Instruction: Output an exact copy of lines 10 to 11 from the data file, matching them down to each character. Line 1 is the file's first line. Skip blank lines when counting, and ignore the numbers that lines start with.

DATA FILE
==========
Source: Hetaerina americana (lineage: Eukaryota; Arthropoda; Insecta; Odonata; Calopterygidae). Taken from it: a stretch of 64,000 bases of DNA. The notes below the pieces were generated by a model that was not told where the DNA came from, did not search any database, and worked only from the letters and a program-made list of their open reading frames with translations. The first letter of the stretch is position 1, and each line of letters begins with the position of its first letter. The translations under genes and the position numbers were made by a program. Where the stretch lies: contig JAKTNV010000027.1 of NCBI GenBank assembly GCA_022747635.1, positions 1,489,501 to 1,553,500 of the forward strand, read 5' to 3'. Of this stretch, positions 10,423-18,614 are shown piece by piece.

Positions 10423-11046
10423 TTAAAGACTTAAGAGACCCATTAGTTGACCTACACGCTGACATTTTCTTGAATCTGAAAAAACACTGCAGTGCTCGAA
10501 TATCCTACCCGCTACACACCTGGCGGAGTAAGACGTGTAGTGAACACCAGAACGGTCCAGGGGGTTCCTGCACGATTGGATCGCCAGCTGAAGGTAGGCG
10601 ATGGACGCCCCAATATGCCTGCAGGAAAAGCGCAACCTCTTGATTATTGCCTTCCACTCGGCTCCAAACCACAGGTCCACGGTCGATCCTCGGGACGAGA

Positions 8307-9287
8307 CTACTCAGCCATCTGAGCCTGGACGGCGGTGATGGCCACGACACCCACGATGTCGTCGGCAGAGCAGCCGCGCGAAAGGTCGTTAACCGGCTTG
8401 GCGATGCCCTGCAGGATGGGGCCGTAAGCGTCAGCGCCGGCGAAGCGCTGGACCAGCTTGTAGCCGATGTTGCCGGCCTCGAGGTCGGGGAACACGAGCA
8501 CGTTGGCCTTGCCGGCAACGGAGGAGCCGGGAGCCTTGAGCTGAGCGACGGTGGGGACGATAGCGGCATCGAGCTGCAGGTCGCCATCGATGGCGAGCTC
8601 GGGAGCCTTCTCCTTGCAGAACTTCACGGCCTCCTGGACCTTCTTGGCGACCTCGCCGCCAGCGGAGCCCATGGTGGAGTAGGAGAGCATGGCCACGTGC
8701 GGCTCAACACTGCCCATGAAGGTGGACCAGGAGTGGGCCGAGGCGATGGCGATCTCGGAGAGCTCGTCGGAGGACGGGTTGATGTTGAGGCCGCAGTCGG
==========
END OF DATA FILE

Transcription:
8601 GGGAGCCTTCTCCTTGCAGAACTTCACGGCCTCCTGGACCTTCTTGGCGACCTCGCCGCCAGCGGAGCCCATGGTGGAGTAGGAGAGCATGGCCACGTGC
8701 GGCTCAACACTGCCCATGAAGGTGGACCAGGAGTGGGCCGAGGCGATGGCGATCTCGGAGAGCTCGTCGGAGGACGGGTTGATGTTGAGGCCGCAGTCGG